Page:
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Integrating evolutionary and regulatory information with a multispecies approach implicates genes and pathways in obsessive-compulsive disorder.

Noh, Hyun Ji; Tang, Ruqi; Flannick, Jason; O'Dushlaine, Colm; Swofford, Ross; Howrigan, Daniel; Genereux, Diane P; Johnson, Jeremy; van Grootheest, Gerard; Grünblatt, Edna; Andersson, Erik; Djurfeldt, Diana R; Patel, Paresh D; Koltookian, Michele; M Hultman, Christina; Pato, Michele T; Pato, Carlos N; Rasmussen, Steven A; Jenike, Michael A; Hanna, Gregory L; Stewart, S Evelyn; Knowles, James A; Ruhrmann, Stephan; Grabe, Hans-Jörgen; Wagner, Michael; Rück, Christian; Mathews, Carol A; Walitza, Susanne; Cath, Daniëlle C; Feng, Guoping; Karlsson, Elinor K; Lindblad-Toh, Kerstin.
Nat Commun; 8(1): 774, 2017 10 17.
Artigo em Inglês | MEDLINE | ID: mdl-29042551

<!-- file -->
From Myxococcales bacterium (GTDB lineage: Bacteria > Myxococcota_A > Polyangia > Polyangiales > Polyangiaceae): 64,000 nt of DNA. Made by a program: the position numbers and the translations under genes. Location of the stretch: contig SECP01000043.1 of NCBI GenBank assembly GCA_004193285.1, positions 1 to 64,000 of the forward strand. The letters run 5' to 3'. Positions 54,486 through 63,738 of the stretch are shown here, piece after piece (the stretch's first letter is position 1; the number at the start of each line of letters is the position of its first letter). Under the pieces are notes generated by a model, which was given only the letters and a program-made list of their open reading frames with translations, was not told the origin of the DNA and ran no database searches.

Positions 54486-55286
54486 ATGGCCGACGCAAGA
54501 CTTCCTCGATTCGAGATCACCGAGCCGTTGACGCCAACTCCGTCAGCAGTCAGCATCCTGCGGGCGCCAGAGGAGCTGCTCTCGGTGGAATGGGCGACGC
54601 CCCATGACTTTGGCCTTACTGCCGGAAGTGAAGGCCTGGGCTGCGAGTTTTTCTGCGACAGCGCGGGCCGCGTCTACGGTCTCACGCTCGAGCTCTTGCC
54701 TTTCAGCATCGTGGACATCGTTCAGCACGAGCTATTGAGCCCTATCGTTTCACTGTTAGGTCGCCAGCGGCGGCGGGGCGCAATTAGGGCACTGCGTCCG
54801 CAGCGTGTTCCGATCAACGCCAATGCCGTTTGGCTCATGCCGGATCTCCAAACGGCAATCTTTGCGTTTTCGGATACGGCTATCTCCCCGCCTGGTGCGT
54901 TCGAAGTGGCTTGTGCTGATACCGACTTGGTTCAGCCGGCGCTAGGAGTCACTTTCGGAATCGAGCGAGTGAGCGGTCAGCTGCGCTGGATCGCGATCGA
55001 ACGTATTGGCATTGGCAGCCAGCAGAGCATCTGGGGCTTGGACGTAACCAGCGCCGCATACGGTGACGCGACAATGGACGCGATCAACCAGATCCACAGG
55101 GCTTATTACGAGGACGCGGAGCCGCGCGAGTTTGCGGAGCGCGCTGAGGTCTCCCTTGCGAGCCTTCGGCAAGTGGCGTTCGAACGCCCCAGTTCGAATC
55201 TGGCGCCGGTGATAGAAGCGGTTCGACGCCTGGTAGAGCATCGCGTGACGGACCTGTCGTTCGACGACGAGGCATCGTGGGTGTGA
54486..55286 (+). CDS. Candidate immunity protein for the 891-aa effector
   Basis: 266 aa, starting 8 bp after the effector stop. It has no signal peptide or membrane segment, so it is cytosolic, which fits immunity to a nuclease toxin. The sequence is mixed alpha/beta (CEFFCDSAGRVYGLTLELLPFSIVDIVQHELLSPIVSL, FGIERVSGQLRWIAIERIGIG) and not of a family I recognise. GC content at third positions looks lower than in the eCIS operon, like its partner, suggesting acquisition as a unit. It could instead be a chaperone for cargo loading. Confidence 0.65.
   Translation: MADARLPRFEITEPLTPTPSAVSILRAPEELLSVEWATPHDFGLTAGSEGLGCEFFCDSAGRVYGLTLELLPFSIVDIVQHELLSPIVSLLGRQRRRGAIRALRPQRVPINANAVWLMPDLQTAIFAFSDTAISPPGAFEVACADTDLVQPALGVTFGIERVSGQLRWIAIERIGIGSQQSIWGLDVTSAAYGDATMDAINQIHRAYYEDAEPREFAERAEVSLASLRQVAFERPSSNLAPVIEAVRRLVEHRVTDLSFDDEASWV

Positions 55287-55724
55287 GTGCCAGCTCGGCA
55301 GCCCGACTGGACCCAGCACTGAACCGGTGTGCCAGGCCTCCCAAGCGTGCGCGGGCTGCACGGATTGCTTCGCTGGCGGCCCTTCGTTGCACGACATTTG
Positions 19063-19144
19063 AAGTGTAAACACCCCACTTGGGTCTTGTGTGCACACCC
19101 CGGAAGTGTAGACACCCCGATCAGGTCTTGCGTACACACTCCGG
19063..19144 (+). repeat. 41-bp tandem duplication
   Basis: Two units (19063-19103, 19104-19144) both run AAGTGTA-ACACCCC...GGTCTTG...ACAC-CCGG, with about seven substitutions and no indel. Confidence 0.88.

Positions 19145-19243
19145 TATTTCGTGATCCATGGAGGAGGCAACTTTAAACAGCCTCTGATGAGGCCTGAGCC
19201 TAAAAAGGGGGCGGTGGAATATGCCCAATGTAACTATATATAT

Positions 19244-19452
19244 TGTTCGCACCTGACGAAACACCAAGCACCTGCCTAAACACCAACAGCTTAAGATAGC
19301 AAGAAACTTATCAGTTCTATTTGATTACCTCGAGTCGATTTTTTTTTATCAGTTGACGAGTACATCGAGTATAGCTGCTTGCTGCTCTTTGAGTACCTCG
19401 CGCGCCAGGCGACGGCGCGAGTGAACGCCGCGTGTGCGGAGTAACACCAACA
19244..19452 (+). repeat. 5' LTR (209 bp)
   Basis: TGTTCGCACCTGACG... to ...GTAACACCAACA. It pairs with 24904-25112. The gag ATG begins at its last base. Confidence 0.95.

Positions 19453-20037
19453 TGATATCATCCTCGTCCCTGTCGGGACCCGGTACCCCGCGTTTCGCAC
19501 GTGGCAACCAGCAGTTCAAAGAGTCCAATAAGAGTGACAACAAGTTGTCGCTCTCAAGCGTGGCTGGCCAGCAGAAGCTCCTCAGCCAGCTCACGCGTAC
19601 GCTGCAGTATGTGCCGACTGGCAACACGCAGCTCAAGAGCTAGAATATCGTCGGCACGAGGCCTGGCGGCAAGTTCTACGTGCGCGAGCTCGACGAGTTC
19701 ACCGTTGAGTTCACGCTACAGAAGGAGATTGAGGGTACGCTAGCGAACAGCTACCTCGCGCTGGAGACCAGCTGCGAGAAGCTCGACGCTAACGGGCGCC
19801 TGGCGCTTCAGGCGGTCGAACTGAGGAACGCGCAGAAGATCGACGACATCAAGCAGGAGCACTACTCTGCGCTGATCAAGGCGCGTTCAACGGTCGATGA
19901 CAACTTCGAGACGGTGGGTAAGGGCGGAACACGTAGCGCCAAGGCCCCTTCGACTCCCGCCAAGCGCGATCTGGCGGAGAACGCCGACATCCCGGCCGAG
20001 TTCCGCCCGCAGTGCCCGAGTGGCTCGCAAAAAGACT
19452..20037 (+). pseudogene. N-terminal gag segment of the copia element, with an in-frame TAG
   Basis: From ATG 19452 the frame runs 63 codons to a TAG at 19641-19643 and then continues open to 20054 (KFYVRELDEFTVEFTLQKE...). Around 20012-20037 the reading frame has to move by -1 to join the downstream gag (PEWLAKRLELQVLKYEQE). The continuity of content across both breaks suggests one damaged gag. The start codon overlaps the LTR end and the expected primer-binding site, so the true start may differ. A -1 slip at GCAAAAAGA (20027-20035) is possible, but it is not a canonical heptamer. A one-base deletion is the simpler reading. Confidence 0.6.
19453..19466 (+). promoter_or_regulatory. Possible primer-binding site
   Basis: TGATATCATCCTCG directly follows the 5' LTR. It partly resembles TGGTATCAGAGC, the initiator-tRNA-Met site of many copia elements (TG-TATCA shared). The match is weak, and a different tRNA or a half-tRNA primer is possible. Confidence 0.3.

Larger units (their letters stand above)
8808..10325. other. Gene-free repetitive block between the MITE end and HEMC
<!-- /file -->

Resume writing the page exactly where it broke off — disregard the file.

Obsessive-compulsive disorder is a severe psychiatric disorder linked to abnormalities in glutamate signaling and the cortico-striatal circuit. We sequenced coding and regulatory elements for 608 genes potentially involved in obsessive-compulsive disorder in human, dog, and mouse. Using a new method that prioritizes likely functional variants, we compared 592 cases to 560 controls and found four strongly associated genes, validated in a larger cohort. NRXN1 and HTR2A are enriched for coding variants altering postsynaptic protein-binding domains. CTTNBP2 (synapse maintenance) and REEP3 (vesicle trafficking) are enriched for regulatory variants, of which at least six (35%) alter transcription factor-DNA binding in neuroblastoma cells. NRXN1 achieves genome-wide significance (p = 6.37 × 10-11) when we include 33,370 population-matched controls. Our findings suggest synaptic adhesion as a key component in compulsive behaviors, and show that targeted sequencing plus functional annotation can identify potentially causative variants, even when genomic data are limited.Obsessive-compulsive disorder (OCD) is a neuropsychiatric disorder with symptoms including intrusive thoughts and time-consuming repetitive behaviors. Here Noh and colleagues identify genes enriched for functional variants associated with increased risk of OCD.
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